It’s a common sighting in fitness gyms to see people running on the treadmill while listening to music through their earphones. A new study discovered that this music strategy may lead people to stick to their workout routines better.
A study by Dr. David Alter of the University Health Network’s Toronto Rehab shows that people who listen to “personalized music playlists” tend to adhere to their cardiac rehabilitation program by 70 percent more than those who don’t use music. “The music tempo-pace synchronization helps cue the person to take their next step or stride and helps regulate, maintain and reinforce their prescribed exercise pace,” said Alter in a news item.
The study investigated 34 cardiac rehab patients of Toronto Rehab who were monitored for their adherence to their prescribed exercise programs. Two thirds of the test group were provided audio devices equipped with personalized playlists, with half of them receiving rhythmic auditory stimulation (RAS) technology to enhance their synchronization to the tempo of the workout.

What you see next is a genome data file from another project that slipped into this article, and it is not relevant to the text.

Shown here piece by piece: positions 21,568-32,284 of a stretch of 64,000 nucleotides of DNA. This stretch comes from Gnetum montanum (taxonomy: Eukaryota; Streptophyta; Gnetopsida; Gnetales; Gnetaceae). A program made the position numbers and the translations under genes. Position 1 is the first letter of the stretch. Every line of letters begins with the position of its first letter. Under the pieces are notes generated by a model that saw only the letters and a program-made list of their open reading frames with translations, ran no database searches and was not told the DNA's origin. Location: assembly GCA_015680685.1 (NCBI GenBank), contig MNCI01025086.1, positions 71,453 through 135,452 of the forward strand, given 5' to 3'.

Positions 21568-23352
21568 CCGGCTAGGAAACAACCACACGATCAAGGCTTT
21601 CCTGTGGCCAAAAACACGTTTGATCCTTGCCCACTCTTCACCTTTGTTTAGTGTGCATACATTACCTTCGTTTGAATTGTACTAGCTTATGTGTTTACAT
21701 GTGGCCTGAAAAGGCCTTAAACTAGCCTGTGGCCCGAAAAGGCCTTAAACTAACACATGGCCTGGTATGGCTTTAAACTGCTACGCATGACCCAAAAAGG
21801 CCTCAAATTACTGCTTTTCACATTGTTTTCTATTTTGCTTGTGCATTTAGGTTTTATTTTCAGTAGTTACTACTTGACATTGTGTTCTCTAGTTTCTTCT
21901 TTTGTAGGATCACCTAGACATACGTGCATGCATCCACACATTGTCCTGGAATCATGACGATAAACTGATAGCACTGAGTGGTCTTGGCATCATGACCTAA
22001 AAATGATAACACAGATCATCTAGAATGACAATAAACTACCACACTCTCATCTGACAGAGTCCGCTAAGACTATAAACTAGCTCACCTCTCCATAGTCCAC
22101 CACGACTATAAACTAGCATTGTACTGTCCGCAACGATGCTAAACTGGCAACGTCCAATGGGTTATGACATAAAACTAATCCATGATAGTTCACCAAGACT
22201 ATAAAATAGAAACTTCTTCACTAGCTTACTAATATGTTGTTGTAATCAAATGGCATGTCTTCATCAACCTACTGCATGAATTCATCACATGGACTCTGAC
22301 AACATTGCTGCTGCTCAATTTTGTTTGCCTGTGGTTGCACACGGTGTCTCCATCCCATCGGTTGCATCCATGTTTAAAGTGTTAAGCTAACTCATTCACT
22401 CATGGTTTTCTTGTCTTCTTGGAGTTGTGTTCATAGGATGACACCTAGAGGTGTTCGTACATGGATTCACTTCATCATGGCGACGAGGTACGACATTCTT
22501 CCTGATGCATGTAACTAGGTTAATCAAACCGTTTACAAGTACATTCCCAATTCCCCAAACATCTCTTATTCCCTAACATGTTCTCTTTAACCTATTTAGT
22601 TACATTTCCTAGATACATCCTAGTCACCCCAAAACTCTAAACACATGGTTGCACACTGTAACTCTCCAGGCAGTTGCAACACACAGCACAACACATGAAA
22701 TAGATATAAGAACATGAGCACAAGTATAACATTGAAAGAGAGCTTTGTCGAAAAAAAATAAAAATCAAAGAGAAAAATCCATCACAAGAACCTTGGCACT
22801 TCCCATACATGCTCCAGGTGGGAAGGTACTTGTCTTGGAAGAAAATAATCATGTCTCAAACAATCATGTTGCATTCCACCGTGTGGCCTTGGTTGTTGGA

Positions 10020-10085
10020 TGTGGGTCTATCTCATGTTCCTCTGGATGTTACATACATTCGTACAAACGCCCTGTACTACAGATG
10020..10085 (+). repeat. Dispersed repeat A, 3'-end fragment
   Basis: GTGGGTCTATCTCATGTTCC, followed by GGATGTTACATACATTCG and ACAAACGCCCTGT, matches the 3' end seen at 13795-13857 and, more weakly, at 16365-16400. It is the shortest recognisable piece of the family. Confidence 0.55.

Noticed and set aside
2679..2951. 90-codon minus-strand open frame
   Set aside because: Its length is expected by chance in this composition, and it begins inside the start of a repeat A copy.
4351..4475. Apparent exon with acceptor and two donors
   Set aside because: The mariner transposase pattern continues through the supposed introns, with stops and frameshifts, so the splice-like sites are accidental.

Results showed that those with RAS synchronization increased their hours of exercise by up to 70 percent in a week compared to patients who did not listen to music. Dr. Alter said that the rise in exercise hours could yield benefits to the patient’s health. “If this average increase of exercise was sustained for an average 65-year-old male patient, it would correlate with a projected life-expectancy increase of two and a half years,” Alter added.
Details of the study were published in the journal Sports Medicine-Open.